Patient deaths blamed on user error, but Thoratec pump sales could fall

Thoratec has stopped short of recalling the new control unit for its HeartMate II left ventricular assist device (LVAD) after four deaths, saying that the problem was to do with patients operating the device incorrectly rather than equipment failure. Instead the company issued an urgent safety alert calling for patients to re-learn how to work the pump’s controls.

But doctors could be much more reluctant to recommend a device whose controls appear to be hard to master. Added to the increased risk of thrombosis with the HeartMate II which emerged three months ago, this could impinge on Thoratec’s sales (HeartWare buys CircuLite as Thoratec suffers from thrombosis, December 3, 2013).

New controller

As well as the four patient deaths the new device, called the Pocket Controller, has been linked with five cases of loss of consciousness or other symptoms of hypoperfusion. Thoratec says that eight of these nine events occurred in patients who had started to use the Pocket Controller after initially being trained on an earlier control device. The ninth patient had only ever used the Pocket Controller.

Two of the patients who died had attempted to switch from their primary controller to a backup system while alone and, in contravention of the labelling, without contacting a hospital first, Thoratec said. The company says it has investigated all reported adverse events with the Pocket Controller and found no malfunctions.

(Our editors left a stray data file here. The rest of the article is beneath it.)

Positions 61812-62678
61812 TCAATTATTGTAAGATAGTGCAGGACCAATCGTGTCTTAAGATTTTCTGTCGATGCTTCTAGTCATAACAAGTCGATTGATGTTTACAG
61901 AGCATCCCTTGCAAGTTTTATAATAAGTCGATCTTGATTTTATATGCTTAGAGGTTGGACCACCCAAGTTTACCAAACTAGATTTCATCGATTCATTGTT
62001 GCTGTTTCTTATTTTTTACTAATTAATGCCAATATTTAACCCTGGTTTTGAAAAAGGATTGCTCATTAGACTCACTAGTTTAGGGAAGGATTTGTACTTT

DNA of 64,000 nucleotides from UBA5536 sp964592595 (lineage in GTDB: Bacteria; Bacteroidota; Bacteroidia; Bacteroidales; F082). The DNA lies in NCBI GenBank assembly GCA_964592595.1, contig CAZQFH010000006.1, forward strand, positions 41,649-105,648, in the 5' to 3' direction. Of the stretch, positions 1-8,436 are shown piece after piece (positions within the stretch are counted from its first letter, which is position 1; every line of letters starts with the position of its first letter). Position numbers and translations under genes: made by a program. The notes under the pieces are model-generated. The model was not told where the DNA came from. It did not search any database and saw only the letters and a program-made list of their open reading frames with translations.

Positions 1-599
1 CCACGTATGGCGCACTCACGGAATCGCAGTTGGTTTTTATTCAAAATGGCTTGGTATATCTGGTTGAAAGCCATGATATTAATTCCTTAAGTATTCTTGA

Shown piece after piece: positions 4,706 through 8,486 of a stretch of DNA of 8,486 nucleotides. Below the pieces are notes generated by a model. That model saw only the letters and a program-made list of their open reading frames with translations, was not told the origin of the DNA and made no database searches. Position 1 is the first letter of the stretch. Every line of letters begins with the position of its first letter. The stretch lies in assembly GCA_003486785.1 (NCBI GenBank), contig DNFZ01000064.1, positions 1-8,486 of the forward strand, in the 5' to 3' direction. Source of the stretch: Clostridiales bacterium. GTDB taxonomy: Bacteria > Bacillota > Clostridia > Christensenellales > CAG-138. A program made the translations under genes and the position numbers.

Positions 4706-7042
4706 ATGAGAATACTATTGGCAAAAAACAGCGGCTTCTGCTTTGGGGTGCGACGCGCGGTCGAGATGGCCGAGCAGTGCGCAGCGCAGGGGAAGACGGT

It advised patients with the new controller to contact their doctor immediately to be re-trained and to receive an updated manual. Updated labelling and training materials have also been issued to doctors.

The HeartMate II Pocket Controller was launched in the EU in August 2012, and in the US and Canada in May 2013. So far 2,142 patients have received the unit, either at the time of the implantation of the HeartMate II or as a replacement for an older control model.


The threat to sales is not as dire as it might be as some of the patients using Thoratec’s pump have no choice. The LVAD sold by Thoratec’s main rival, HeartWare, is only approved in the US for temporary use, but Thoratec’s can be used temporarily or permanently. It therefore has the monopoly in US patients too sick for a heart transplant, who can receive the pump as destination therapy – it is not removed until after the patient dies.

Still, many US cardiologists may opt for HeartWare’s device, called the HVAD, as destination therapy anyway given that the HVAD is approved for this use in Europe. And a reluctance to use Thoratec's device as bridge-to-transplant in US patients, and in all European patients, would be understandable.

As patients grow sicker, they may require something more than an LVAD: a full artificial heart, which replaces the native organ entirely.

French company Carmat is beginning to be active here, though development is very early. The first patient to receive one of Carmat's artificial hearts has just died, 74 days after the device was implanted. Though the term was short, this still counts as something of a success; end-stage heart failure is an “immediate life-threatening situation”, Carmat says, and under these circumstances survival for 30 days post-implant is considered “encouraging”.

What caused the 76-year-old patient’s death is not yet known. But the trial will continue, with implants planned in three more patients. If they survive for more than a month, Carmat will begin a trial of around 20 patients to evaluate the device’s effects on their quality of life. European approval for the device could come as early as next year, such is the demand.

In the LVAD space, though, much of the battle is between Thoratec and HeartWare, and the latter may be getting the upper hand.

To contact the writer of this story email Elizabeth Cairns in London at [email protected] or follow @LizEPVantage on Twitter

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